Another interesting characteristic is the length of their legs.

Like their spotted relatives, striped hyenas have longer front legs.

This allows for a so-called loping gait, a manner of movement that conserves energy during long-distance travel.

Did you know that the striped hyena will relentlessly pursue its prey until it subdues it?

1. Aardwolf

The Aardwolf
The Aardwolf | Colin Eaton via Getty Images

The aardwolf (Proteles cristatusis), for enthusiasts of the Hyaenidae family, probably the most interesting species of hyena out there.

In Dutch and Afrikaans, the name of this species is translated to earth-wolf.

Still, you will come across names such as civet hyena and termite-eating hyena as well.

This is because, unlike the other three hyena species, the aardwolf is insectivorous.

It feasts on larvae, insects, and primarily termites; a hearty meal lasting throughout the night can consist of up to 300,000 termites.

Proteles cristatus is the only survivor and descendant of the dog-like hyenas that lost the battle with climate change and the arrival of canids.

Specifically, the aardwolf didn’t have to compete with other predators to fulfill its insectivorous needs. This ensured its survival.

Aardwolf hiding in the grass
Aardwolf hiding in the grass / pjmalsbury via iStock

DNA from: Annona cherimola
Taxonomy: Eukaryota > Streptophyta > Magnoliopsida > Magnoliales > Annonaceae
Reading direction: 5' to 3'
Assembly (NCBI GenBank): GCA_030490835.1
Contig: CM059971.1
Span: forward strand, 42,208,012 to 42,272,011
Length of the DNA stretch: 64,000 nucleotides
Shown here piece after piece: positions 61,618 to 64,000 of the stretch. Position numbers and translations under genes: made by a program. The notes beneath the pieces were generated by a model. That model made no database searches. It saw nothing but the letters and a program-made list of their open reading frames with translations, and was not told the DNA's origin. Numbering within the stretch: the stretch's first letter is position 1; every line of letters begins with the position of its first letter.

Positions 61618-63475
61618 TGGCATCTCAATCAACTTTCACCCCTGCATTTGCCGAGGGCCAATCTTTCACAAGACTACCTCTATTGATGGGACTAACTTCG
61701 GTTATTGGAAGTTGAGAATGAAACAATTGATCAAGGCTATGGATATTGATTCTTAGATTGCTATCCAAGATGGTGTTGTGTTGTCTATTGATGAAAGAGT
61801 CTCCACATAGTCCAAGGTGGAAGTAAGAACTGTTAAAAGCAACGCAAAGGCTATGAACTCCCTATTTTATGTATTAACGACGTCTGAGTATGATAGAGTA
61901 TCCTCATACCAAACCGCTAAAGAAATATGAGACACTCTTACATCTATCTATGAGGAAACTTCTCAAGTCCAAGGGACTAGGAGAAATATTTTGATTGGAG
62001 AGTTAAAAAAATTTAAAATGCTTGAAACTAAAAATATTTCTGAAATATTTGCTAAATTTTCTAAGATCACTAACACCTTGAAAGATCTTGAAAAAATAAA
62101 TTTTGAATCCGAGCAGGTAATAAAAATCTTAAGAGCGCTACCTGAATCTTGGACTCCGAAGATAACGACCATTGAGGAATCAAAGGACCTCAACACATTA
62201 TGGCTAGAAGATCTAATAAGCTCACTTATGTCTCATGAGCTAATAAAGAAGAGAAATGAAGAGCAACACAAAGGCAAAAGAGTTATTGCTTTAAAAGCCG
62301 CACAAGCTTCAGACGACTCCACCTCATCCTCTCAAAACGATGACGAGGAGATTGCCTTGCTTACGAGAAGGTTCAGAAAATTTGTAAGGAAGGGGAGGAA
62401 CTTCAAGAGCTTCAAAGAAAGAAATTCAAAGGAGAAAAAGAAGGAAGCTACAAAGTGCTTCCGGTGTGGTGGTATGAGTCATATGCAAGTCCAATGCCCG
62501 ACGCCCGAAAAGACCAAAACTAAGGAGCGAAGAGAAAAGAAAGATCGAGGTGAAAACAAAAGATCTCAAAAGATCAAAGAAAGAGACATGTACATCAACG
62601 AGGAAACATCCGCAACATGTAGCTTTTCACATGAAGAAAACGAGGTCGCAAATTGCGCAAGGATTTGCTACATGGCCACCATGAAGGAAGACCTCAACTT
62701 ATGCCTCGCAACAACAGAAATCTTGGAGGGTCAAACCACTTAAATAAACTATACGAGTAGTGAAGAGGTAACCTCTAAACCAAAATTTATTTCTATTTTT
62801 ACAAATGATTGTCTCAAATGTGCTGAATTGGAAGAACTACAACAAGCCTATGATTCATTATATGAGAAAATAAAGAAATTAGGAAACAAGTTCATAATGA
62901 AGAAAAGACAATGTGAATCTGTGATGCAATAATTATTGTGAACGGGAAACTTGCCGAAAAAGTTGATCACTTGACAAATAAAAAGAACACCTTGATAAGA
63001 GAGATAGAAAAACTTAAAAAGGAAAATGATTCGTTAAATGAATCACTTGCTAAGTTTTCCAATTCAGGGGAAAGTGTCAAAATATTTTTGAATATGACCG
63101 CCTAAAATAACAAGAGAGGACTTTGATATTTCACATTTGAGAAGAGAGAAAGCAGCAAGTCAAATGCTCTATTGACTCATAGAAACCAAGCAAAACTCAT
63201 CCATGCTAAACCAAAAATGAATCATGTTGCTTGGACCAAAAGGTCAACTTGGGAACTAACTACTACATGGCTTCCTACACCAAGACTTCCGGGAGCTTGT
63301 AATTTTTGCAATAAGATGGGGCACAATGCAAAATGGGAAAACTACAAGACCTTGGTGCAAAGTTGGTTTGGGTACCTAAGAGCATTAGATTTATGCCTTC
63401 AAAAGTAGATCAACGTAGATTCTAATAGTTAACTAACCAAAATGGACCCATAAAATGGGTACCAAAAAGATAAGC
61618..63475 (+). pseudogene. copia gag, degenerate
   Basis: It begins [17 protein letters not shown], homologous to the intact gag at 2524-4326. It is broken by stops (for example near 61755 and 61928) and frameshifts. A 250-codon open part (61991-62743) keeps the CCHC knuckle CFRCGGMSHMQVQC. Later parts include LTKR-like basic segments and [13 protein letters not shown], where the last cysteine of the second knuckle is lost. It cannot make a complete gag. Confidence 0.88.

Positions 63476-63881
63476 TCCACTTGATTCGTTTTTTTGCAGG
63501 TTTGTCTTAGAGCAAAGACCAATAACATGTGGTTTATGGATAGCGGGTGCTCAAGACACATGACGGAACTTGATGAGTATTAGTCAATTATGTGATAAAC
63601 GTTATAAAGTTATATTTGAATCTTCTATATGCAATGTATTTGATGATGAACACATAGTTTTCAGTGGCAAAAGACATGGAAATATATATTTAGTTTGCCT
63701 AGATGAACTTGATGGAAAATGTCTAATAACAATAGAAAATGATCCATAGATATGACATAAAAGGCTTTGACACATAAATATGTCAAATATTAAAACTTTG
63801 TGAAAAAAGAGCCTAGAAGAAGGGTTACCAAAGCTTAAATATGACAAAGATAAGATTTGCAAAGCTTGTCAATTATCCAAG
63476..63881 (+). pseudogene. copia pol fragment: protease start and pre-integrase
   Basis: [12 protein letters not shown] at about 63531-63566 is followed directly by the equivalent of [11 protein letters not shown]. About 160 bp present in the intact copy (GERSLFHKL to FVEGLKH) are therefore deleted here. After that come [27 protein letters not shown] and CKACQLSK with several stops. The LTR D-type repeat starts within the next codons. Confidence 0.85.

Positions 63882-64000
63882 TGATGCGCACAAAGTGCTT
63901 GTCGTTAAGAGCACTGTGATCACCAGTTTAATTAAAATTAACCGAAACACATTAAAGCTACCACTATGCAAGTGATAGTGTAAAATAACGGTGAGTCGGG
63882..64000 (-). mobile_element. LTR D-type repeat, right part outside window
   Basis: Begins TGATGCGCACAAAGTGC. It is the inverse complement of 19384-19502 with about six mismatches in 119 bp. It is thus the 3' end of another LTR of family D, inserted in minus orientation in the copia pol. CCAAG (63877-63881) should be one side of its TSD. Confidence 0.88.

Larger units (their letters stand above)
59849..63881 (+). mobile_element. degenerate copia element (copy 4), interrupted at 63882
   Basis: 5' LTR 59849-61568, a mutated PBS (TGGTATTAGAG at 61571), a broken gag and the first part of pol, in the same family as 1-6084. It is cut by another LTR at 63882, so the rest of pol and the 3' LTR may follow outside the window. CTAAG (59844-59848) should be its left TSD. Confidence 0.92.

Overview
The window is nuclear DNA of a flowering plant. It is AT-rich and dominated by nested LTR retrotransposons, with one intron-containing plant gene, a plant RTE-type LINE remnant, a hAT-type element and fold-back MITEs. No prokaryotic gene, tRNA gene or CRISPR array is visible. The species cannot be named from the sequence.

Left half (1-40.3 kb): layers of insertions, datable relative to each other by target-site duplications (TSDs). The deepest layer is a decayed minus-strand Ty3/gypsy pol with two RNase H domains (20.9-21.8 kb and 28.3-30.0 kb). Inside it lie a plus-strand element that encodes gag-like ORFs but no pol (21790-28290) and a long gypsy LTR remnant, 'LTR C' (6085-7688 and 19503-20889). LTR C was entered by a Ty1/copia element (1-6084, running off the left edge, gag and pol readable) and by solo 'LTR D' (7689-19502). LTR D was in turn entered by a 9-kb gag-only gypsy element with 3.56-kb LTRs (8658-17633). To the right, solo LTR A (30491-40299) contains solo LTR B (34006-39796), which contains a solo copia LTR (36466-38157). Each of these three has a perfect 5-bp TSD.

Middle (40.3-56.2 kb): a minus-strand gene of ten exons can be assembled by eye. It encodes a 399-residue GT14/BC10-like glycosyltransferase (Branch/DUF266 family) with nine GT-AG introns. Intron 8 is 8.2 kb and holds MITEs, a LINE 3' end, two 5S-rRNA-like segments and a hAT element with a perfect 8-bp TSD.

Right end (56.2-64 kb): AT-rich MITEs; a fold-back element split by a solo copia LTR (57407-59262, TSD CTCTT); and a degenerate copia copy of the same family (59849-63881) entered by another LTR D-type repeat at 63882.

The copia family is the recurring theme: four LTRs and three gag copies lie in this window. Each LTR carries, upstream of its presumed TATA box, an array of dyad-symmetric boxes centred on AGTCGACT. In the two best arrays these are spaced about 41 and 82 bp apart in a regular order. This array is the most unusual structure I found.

Aardwolves are specialized in eating insects, and they have two features to prove that.

First, they possess the ability to digest terpene excretions released by soldier termites as a defense mechanism, allowing the aardwolf to chew the insects easily.

This ability is linked to the development of a powerful digestive system throughout the species’ evolution, given that its predecessors had a diet based on fetid carrion.

Second, the species developed cheek teeth in the form of flattened pegs that are perfect for eating insects.

The animal doesn’t use its canine teeth to eat but to defend itself and, if needed, to fight off predators.

Did you know that the aardwolf, when in a dangerous situation (cornered or threatened), can make itself appear 70% larger?

It does so by bristling its mane and tail and raising its body high off the surface.